On holiday, as an experiment, I sometimes did the opposite of what my first response would have been. I had the time. I noticed how I wanted to respond before I responded, and then if I didn’t want to respond that way, I paused myself and tried to respond differently, just to see what would happen. This was on a very small scale. For example, Annie and Kevin and I did yoga twice a day on the dock and one fine afternoon, I noticed that I wanted to announce to them—during tree pose—that I was wearing very slippery pants, and the pants were the reason I couldn’t place my foot up high on my opposite leg—I wanted to explain: hey guys, it’s not me, it’s my pants! But instead, I noticed that I wanted to do this before I did it. I noticed, too, that to speak would be to spoil this moment of shared concentration. I noticed that what I wanted to share was a) information not useful to them, and b) information that, if shared, wouldn’t actually solve anything. Any insecurity, any fear of failure, was mine; unrelated to what they were doing, and certainly not theirs to fix.
So I bit my tongue. I just did the pose. Obviously, this was a very tiny moment of noticing and making a very tiny decision, but I remembered it afterward, clearly, because I’m writing about it from memory now. What I noticed was that it didn’t hurt at all to stay quiet. It just shifted the moment, and my experience of the moment. It reminded me why I was doing yoga—as a gift to my body and mind, as a way of loving myself, respecting my body, no matter what it was/is capable of doing. It reminded me to thank my body for holding me up, no matter what the position.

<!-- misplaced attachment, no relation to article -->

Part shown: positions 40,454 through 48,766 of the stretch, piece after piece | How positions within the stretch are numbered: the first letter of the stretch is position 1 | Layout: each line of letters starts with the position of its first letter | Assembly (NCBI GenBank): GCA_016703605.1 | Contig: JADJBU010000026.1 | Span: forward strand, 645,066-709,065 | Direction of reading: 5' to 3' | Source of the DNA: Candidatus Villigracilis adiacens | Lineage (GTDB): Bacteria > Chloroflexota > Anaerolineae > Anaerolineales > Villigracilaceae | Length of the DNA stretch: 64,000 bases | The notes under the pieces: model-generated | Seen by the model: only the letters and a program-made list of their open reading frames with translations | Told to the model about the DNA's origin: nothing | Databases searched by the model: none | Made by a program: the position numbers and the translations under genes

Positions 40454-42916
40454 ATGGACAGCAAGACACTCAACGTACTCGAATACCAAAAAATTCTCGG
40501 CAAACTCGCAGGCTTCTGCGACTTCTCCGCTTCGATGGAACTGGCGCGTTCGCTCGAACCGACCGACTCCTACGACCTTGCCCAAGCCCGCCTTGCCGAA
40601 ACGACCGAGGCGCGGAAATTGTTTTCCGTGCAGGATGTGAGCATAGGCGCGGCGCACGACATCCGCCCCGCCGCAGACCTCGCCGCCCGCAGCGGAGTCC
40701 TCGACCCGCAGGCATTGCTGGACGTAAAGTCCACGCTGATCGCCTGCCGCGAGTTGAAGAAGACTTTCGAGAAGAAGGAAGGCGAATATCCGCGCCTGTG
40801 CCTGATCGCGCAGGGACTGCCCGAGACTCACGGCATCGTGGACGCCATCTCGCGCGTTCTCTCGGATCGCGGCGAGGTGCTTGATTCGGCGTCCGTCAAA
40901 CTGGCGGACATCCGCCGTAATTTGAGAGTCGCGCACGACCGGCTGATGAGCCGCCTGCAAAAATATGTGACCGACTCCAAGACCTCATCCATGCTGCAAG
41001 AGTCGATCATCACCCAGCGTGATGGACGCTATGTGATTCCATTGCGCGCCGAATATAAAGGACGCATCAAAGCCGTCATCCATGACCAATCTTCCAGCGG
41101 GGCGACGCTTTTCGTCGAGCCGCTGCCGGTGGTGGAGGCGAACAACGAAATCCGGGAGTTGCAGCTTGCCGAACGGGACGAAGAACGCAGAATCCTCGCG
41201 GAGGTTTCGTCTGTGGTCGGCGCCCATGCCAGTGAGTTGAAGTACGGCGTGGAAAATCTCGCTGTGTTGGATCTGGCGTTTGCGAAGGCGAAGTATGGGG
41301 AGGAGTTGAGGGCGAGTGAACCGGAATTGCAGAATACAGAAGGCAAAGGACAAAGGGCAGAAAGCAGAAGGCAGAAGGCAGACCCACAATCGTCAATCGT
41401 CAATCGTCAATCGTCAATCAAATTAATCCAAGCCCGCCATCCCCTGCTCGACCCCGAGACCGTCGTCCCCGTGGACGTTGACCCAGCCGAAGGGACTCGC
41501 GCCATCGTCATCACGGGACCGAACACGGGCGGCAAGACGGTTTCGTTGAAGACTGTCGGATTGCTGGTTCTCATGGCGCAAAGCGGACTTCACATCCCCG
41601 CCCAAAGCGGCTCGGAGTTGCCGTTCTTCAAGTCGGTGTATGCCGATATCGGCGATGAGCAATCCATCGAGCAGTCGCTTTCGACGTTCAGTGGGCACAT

It reminded to say: Thank you, body, for bringing me into this moment!
Notice, notice, notice. It’s why I meditate. I have to want to change if change is going to happen. But I also have to notice what I’m doing in the first place. So much of what we do, think, say is almost automatic. We’ve fit ourselves into systems, we’ve figured out how to survive, how to take the easiest route to self-soothing, how to comfort ourselves, how to minimize conflict (or ramp it up, if that’s what makes us feel alive/better). Our responses are formed by long experience, often dysfunctional, or harmful to our bodies and minds. Changing deep patterns takes patience, trial and error. Takes forgiveness and generosity above all else—to the self, which will extend then so easily to others too. If you can forgive yourself for your flaws and weaknesses it will be easy to forgive the flaws and weaknesses in others.
Insecurity, fear, the desire to be liked, the need to win and prove myself; these are among my deepest flaws. And I do want to change the way I respond when in their thrall. The only hope is to notice.
One more thing I learned on holiday (or learned anew, again): To notice when others are doing and saying things that make me feel good, cherished, calmer, more generous-minded—so I can learn from their deeds and words, and also be appreciative. For example, I’m so thankful that my children are kind and hopeful people, who are rolling with their changed circumstances, accepting what they’ve got and actively making the best of it, adapting, not complaining or mourning any perceived losses, just getting on with what’s being offered to them. I watch them, I notice, and I follow their lead.